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public static void combinations(String s) {
    char[] original = s.toCharArray();
    int original_size = s.length();

    String temp = new String();
    for (int i = 0; i < original_size; i++) {// add the first element
        String sb = "";
        temp = "";
        sb = "" + original[i];
        temp = sb.toString();

        System.out.println(sb);
        for (int j = i + 1; j < original_size; j++) {// add the other
                                                        // element in the
                                                        // array
            if (i == j)
                continue;
            sb = temp + "" + original[j];
            System.out.println(sb);
        }
        // sb = "";
    }
}

public static void main(String[] args) {
    combinations("abc");
}

The results should be: a, ab, ac, abc, b, bc, c

But my program is: a, ab, ac, b, bc, c. I can't print out abc

share|improve this question

closed as not a real question by Oliver Charlesworth, Karthik T, NominSim, casperOne Jan 2 '13 at 12:28

It's difficult to tell what is being asked here. This question is ambiguous, vague, incomplete, overly broad, or rhetorical and cannot be reasonably answered in its current form. For help clarifying this question so that it can be reopened, visit the help center.If this question can be reworded to fit the rules in the help center, please edit the question.

5  
Please start by fixing the indentation in your code. – Oliver Charlesworth Jan 2 '13 at 1:27
    
The output you describe is not "all possible combinations" but "all possible substrings" which is totally different thing (character-order is kept). – alfasin Jan 2 '13 at 1:29
    
Suggestion: Since you have an expected output, and the program is not returning the expected output, put a breakpoint at an appropriate point in the code (such as at the start of the second for loop) and see for yourself why abc is never going to be generated by stepping through the program line-by-line. – NYCdotNet Jan 2 '13 at 1:32
    
if j = i + 1 is the starting condition of the second for-loop, how is it possible that i == j will happen ? – alfasin Jan 2 '13 at 1:33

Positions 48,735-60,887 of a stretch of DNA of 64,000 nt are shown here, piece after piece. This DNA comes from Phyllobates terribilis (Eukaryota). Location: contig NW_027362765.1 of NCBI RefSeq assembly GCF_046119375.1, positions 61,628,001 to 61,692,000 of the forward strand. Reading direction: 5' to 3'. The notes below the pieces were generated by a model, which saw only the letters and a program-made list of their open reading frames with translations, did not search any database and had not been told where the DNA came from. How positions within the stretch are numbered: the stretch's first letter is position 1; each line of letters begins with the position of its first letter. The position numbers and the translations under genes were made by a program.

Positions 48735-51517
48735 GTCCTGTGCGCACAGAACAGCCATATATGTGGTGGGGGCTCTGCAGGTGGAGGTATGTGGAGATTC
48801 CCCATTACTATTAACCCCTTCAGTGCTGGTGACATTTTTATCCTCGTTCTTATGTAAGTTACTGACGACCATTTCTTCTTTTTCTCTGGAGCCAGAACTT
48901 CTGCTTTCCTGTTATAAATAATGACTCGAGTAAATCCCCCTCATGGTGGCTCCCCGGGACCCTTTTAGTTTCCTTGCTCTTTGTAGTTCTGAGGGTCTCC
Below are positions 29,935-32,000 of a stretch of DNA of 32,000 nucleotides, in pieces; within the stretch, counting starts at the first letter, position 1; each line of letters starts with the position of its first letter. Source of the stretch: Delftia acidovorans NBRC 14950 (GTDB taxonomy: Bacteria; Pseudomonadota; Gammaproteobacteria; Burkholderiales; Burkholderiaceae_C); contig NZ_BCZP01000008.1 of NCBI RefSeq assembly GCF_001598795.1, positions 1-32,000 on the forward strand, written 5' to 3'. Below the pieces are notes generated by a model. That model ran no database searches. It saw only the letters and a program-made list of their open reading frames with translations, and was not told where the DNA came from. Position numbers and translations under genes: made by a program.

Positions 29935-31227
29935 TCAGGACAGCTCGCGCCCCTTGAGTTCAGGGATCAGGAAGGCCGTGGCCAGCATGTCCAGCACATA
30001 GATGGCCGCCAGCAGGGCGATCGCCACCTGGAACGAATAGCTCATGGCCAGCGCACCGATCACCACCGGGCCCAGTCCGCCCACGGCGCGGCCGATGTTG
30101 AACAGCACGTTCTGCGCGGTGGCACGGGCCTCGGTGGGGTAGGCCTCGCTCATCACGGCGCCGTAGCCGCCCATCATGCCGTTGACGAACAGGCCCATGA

You are doing it wrong way, this sort of problem should be handled recursively. It is basically "all subsets of a set excluding empty set" problem. It is explained here:stackoverflow.com/questions/728972/… – specialscope Jan 2 '13 at 1:35

If your output should be a, ab, ac, abc, b, bc, c then its not really a combinations of all the letters as it must also include ca, cb etc. I think you are trying to find the combinations but in given order of a string. Approach below will be able to find what you are trying to do. Just call orderedCombinations("abc").

public static void orderedCombinations(String s) {
    for(int i = 0; i < s.length(); i++) {
        for(String s1 : subStrings(s.substring(i + 1))) {
            System.out.println(s.charAt(i) + s1);
        }
    }
}

public static String[] subStrings(String s) {
    ArrayList<String> strs = new ArrayList<String>();
    strs.add("");
    for(int i = 0; i < s.length(); i++) {
        for(int j = i + 1; j < s.length() + 1; j++)
            strs.add(s.substring(i, j));
    }

    return strs.toArray(new String[0]);
}
share|improve this answer
    
It won't print "ac" – alfasin Jan 2 '13 at 1:54
    
@alfasin Sorry, since it was not really a combinations I though he was trying to find all possible sub-strings. Any ways, thanks for letting me know, I've corrected by method. – User 104 Jan 2 '13 at 2:00
    
+1 good answer! now there's another question: does it matter in which order you print ? he originally provided: a, ab, ac, abc, b, bc, c while you print a, ab, abc, ac, b, bc, c – alfasin Jan 2 '13 at 2:12

noticed you have two for-loops, but only one is needed really needed to go all possible combinations from A-Z. But the combinations you have listed is not all possible combinations of the string.

Such possibilities would be a , ab , ac, abc , acb, b, ba, bc , bac , bca , c, ca , cb , cba, cab

Since you decided to structure your program around for-loops the answer lies somewhere in the fact that you need a third loop for three-characters rather than just two, but without a clear objective for what your program's goal is, I can't re-write an example.

I recommend you start over, and while playing with code to get the feel of syntax is fine, try to write more efficiently in your examples. original_size is a useless variable for example, you could just use s.length.

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